Mumbai : Police Act changes in name only
The archaic law used by controversial cop Vasant Dhoble to browbeat the city’s nightlife got a new name recently, but no changes have been made to its provisions, including the one loosely defining indecent public behaviour, with which the assistant commissioner of police launched an intimidating drive against party-goers.mumbai Updated: Sep 09, 2013 08:54 IST
The archaic law used by controversial cop Vasant Dhoble to browbeat the city’s nightlife got a new name recently, but no changes have been made to its provisions, including the one loosely defining indecent public behaviour, with which the assistant commissioner of police launched an intimidating drive against party-goers.
The Bombay Police Act (BPA) of 1951, which was often referred to as the ‘Black Police Act’ by those who found themselves at the receiving end of the Social Service Branch (SSB) headed by Dhoble, was changed to the Maharashtra Police Act through an amendment effected to the Maharashtra Act in 2012.
However, since the publication of the Act by the government press took a year, police will start using the new nomenclature from this month.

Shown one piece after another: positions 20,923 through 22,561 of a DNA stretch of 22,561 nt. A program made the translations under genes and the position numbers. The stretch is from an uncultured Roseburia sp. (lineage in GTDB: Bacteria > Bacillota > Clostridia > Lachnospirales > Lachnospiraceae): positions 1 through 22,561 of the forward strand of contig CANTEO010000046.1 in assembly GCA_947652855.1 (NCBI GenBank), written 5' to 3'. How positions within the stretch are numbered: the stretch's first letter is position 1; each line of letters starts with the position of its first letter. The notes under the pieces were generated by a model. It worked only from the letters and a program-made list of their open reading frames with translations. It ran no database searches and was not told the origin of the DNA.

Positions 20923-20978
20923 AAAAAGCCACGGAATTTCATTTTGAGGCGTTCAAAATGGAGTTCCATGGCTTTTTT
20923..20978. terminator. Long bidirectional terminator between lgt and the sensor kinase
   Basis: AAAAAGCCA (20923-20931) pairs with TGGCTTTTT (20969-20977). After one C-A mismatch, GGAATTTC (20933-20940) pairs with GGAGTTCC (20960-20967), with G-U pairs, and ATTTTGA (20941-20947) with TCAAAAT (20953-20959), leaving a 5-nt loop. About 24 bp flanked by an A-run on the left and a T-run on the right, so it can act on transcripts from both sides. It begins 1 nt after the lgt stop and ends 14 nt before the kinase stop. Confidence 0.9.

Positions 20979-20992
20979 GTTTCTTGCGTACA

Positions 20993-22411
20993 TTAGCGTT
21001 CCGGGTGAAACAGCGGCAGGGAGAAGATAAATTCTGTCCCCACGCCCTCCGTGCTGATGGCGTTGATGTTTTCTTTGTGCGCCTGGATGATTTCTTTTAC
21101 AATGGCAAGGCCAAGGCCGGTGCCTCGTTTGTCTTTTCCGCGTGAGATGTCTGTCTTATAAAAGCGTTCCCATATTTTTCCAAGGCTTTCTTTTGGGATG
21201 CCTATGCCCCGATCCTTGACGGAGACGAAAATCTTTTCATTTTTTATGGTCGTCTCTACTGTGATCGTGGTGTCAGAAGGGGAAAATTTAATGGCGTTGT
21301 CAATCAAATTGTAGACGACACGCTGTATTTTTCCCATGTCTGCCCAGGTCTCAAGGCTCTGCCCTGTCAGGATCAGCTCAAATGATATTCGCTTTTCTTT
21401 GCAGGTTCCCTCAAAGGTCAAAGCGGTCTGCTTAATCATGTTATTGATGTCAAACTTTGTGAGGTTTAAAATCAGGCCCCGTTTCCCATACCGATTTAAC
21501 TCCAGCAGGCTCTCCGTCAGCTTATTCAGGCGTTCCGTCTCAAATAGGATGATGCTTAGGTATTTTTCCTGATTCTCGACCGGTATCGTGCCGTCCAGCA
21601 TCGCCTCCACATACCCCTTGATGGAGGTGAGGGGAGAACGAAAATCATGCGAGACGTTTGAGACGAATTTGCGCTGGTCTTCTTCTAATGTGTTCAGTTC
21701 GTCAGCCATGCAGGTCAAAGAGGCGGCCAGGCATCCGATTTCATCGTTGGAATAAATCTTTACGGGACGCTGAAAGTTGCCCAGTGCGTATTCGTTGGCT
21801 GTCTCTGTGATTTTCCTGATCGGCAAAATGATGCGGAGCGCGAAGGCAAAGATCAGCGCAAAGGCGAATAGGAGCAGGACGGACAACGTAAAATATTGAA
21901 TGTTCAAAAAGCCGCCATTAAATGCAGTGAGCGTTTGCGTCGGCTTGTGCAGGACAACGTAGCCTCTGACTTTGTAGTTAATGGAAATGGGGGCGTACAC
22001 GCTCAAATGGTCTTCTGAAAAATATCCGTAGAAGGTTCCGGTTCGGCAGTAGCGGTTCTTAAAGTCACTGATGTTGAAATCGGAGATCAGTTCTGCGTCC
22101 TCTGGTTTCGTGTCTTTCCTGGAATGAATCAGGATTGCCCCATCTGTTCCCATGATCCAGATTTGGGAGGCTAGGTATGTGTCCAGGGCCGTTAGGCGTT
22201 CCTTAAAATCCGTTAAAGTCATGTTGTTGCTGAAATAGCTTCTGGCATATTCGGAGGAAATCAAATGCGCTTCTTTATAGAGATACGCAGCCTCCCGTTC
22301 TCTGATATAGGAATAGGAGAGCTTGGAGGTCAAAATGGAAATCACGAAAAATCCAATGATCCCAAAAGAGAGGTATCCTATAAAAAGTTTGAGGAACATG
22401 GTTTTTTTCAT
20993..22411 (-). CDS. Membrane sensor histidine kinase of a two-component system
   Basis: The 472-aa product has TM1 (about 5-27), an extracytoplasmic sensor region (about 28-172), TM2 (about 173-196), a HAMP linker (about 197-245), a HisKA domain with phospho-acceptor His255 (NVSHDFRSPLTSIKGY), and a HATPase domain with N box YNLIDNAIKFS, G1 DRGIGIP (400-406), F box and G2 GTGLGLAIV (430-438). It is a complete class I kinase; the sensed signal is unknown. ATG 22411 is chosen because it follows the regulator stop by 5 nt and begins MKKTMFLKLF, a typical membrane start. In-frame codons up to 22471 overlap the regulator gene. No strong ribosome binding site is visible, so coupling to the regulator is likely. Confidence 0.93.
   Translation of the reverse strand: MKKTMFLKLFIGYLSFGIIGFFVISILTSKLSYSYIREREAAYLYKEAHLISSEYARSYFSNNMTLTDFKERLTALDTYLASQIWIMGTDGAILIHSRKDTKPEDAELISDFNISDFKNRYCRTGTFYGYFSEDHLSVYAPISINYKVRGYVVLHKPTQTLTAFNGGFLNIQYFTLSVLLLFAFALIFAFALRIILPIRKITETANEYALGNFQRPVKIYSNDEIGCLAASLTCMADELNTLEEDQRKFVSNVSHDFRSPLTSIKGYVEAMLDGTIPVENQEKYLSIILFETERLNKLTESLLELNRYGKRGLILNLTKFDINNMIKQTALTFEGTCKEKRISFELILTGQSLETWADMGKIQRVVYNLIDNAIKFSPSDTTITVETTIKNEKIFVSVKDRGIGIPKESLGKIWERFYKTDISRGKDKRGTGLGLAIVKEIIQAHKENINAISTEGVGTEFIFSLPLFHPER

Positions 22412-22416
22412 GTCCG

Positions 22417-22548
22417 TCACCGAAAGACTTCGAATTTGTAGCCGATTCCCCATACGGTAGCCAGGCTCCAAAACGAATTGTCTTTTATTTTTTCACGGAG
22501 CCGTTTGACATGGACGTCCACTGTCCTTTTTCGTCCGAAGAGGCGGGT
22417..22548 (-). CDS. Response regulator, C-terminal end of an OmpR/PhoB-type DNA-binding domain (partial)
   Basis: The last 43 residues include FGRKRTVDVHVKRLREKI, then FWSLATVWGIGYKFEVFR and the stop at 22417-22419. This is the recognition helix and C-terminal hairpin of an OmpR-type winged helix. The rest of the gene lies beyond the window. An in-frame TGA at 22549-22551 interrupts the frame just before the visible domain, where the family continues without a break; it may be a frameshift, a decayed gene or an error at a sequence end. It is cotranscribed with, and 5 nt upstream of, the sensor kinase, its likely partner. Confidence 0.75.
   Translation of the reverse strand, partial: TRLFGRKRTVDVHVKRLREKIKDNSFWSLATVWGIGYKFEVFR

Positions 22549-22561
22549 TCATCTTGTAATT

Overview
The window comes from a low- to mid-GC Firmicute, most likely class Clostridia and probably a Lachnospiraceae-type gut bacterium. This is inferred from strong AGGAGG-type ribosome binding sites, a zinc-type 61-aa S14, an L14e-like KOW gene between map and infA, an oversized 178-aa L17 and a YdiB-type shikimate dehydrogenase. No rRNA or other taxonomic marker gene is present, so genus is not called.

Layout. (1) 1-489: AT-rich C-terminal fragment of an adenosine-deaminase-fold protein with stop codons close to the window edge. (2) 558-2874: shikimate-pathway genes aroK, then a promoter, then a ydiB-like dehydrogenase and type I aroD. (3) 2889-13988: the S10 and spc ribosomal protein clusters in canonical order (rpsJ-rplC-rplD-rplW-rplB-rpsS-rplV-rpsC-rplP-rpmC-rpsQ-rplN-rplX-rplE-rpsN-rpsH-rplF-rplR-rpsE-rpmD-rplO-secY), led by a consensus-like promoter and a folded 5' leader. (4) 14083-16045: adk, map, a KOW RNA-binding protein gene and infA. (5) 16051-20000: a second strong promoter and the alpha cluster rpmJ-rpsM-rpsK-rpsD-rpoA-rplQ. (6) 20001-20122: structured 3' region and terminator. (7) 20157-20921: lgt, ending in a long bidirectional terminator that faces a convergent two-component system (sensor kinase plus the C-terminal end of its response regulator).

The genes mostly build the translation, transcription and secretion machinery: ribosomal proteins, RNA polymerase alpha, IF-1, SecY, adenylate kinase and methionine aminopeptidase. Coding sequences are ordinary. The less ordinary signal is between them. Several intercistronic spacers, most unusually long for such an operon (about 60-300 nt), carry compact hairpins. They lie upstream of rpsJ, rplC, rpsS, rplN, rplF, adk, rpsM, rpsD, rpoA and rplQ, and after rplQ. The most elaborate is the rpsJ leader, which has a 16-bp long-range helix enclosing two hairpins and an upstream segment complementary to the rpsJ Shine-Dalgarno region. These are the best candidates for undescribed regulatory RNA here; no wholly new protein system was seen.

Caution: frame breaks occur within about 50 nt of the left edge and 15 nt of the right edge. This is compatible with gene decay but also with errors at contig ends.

Sources in the home department told HT no changes have been made to the provisions under various sections of the Act, raising fears that the police can still go about applying their narrow interpretation to morality and decency in public under section 110 of the Act.
But not all see the BPA as antipeople. “Just because of some instances of misuses, the Act itself should not be blamed,” said former sessions judge VP Patil.
“A knife is used by a surgeon as well as by a criminal. While one uses it to give life, the other uses it to take it away. A law is always good since there is always a lot of thinking before its promulgation. It is up to the law enforcing machinery how they use it,” he said.
Terming the BPA an “effective law”, judge Patil said it has come in handy in dealing with petty offences. “Nevertheless, it is old wine in a new bottle,” he admitted.
Noted criminal lawyer Majeed Memon said the punishment spelt out under the provisions is less severe.
“This Act was mostly used in minor offences, and has little role in criminal jurisprudence,” he said.
However, Memon suggested that certain provisions, like section 110, “need to be reexamined”.
An SSB officer said: “How else do we maintain public decency, especially now that dance bars have been legalised again.”